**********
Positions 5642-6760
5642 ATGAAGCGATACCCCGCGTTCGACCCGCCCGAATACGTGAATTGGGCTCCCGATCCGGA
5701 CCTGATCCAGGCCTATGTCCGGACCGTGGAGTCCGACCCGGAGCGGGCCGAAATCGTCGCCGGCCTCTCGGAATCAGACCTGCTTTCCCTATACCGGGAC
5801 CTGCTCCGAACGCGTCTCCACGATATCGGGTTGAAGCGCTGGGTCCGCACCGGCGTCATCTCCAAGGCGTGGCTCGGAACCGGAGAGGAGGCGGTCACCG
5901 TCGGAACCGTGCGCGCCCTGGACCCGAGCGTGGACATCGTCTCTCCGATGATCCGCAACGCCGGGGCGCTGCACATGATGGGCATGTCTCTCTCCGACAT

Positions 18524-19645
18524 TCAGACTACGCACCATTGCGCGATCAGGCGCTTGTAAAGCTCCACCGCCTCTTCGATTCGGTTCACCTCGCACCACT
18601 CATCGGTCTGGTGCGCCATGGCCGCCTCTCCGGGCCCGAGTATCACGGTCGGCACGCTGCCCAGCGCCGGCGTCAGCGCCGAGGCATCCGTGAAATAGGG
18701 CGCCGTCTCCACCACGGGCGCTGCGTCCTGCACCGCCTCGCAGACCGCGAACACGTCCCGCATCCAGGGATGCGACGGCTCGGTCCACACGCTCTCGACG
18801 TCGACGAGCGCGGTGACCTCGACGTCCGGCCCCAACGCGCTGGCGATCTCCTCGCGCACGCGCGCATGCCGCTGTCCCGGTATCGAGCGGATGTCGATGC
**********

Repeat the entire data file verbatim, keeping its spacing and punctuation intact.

Positions 5642-6760
5642 ATGAAGCGATACCCCGCGTTCGACCCGCCCGAATACGTGAATTGGGCTCCCGATCCGGA
5701 CCTGATCCAGGCCTATGTCCGGACCGTGGAGTCCGACCCGGAGCGGGCCGAAATCGTCGCCGGCCTCTCGGAATCAGACCTGCTTTCCCTATACCGGGAC
5801 CTGCTCCGAACGCGTCTCCACGATATCGGGTTGAAGCGCTGGGTCCGCACCGGCGTCATCTCCAAGGCGTGGCTCGGAACCGGAGAGGAGGCGGTCACCG
5901 TCGGAACCGTGCGCGCCCTGGACCCGAGCGTGGACATCGTCTCTCCGATGATCCGCAACGCCGGGGCGCTGCACATGATGGGCATGTCTCTCTCCGACAT

Positions 18524-19645
18524 TCAGACTACGCACCATTGCGCGATCAGGCGCTTGTAAAGCTCCACCGCCTCTTCGATTCGGTTCACCTCGCACCACT
18601 CATCGGTCTGGTGCGCCATGGCCGCCTCTCCGGGCCCGAGTATCACGGTCGGCACGCTGCCCAGCGCCGGCGTCAGCGCCGAGGCATCCGTGAAATAGGG
18701 CGCCGTCTCCACCACGGGCGCTGCGTCCTGCACCGCCTCGCAGACCGCGAACACGTCCCGCATCCAGGGATGCGACGGCTCGGTCCACACGCTCTCGACG
18801 TCGACGAGCGCGGTGACCTCGACGTCCGGCCCCAACGCGCTGGCGATCTCCTCGCGCACGCGCGCATGCCGCTGTCCCGGTATCGAGCGGATGTCGATGC